Used SEAT Ibiza (Mk4, 2008-2017) - What should you look out for?
SEAT strived to improve quality for the fourth generation Ibiza, but there are still a number of things to keep a wary eye out for
Overall, the SEAT is a dependable small car, but it can’t match models such as the similar era VW Polo for build quality, or cars such as the Hyundai i20 for reliability. The later, post 2012 cars are more robustly built than the earlier machines, with high quality materials on the inside.
Common used SEAT Ibiza Mk4 problems
Air-conditioning systems can be temperamental, so listen for hissing and see if the system produces cold air, as repairs can be costly.
The electric windows are known for being unreliable, with motors shorting out leading to the mechanism going up or down of its own accord – or refusing to move.
Creaks, squeaks and rattles are far from unusual in the Ibiza, and the same goes for jammed cup-holders. These can be replaced easily without visiting a garage.
The rear windscreen washer mechanism occasionally stops working, often because the pipe that feeds it has come adrift, filling the boot with water.
Some of the interior plastics are disappointing (things improved with the 2012 facelift), but the dash design is smart and the seats are comfortable, although rear seat space is tight. The five-door Ibiza’s boot can accommodate 292-litres; the SC cuts this to 284, or 847-litres with the rear seats folded.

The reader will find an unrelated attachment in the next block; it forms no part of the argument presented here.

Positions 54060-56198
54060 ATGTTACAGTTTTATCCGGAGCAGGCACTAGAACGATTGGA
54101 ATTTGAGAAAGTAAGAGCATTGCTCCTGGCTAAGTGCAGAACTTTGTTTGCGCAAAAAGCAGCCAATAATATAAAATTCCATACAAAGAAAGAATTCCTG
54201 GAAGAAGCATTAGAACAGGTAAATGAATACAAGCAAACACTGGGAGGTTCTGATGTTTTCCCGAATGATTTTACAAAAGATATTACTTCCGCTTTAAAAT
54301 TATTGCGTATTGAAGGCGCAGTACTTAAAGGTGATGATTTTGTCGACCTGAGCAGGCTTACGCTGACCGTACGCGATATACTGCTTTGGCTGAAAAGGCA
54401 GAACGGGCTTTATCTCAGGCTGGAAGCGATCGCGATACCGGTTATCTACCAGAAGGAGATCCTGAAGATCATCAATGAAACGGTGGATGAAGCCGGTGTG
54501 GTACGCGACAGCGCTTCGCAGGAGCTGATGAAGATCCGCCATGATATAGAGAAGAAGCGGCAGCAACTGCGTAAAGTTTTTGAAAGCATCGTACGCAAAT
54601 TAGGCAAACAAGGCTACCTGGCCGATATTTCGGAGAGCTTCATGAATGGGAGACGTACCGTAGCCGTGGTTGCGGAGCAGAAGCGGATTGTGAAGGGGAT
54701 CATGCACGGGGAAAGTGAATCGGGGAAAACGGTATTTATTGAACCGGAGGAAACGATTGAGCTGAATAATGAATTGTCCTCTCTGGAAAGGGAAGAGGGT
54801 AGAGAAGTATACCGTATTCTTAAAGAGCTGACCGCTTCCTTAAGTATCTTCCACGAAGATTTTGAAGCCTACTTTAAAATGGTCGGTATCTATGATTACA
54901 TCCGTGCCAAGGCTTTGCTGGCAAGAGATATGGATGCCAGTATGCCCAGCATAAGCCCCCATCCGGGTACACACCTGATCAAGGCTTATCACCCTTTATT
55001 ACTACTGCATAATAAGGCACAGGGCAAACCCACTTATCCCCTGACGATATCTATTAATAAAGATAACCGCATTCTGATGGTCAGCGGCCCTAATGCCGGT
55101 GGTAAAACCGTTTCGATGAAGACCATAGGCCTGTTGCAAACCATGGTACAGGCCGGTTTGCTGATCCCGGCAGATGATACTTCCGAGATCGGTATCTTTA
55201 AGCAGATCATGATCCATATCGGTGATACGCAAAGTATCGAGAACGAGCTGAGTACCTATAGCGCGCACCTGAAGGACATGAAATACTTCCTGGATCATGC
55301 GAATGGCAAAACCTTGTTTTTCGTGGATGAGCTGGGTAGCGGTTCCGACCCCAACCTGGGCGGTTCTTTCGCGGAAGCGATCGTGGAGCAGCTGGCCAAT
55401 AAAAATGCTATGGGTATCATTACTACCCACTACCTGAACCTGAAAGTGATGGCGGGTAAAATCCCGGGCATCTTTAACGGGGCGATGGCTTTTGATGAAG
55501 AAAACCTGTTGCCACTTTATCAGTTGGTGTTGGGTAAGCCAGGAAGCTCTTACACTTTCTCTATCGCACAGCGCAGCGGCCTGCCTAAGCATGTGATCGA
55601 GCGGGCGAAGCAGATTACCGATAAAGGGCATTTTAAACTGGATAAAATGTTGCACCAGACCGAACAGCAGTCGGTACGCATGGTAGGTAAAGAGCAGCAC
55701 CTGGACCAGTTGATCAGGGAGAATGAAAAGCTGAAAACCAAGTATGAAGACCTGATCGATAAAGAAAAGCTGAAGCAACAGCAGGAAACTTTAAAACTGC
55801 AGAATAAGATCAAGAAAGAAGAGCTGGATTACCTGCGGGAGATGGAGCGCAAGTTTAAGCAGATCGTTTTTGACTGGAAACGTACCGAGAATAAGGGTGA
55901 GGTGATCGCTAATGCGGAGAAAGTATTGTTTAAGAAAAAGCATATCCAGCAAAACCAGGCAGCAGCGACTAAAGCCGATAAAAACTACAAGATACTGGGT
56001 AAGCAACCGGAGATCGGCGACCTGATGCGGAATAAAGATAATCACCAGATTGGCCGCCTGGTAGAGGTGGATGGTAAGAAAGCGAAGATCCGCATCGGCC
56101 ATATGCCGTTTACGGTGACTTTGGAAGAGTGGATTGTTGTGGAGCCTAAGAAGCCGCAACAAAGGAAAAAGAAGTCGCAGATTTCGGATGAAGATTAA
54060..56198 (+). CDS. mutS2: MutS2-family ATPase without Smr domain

There have been two recalls for the Ibiza Mk4. The first was issued in June 2012 affecting cars built between April 2010 and November 2011. There was a problem with the latch mechanism, which could prevent the bonnet from closing properly and lead to it flying open.
The most recent recall was in December 2014 for 1.2-litre diesel Ibizas made from May 2010 to October 2014. These could suffer from the fuel filter cracking and leaks. There was no danger of the vehicle catching fire, though.
In this review
- 1VerdictCombining Latin design flair with VW mechanicals, the Ibiza is a fun-to-drive and cost effective supermini
- 2How much will it cost?The Ibiza shouldn't cost much to buy and running costs are some of the lowest in the business
- 3How practical is it?There’s a wide range of body styles, but the Ibiza’s eye-catching looks have an effect on its practicality
- 4What's it like to drive?Given SEAT’s reputation for Latin flair, it’s no surprise to find the Ibiza is good to drive with a range of zesty engines
- 5What should you look out for? - currently readingSEAT strived to improve quality for the fourth generation Ibiza, but there are still a number of things to keep a wary eye out for
- 6What do owners think?The Ibiza is stylish and good to drive, but issues with quality and the dealer network mean it’s not all plain sailing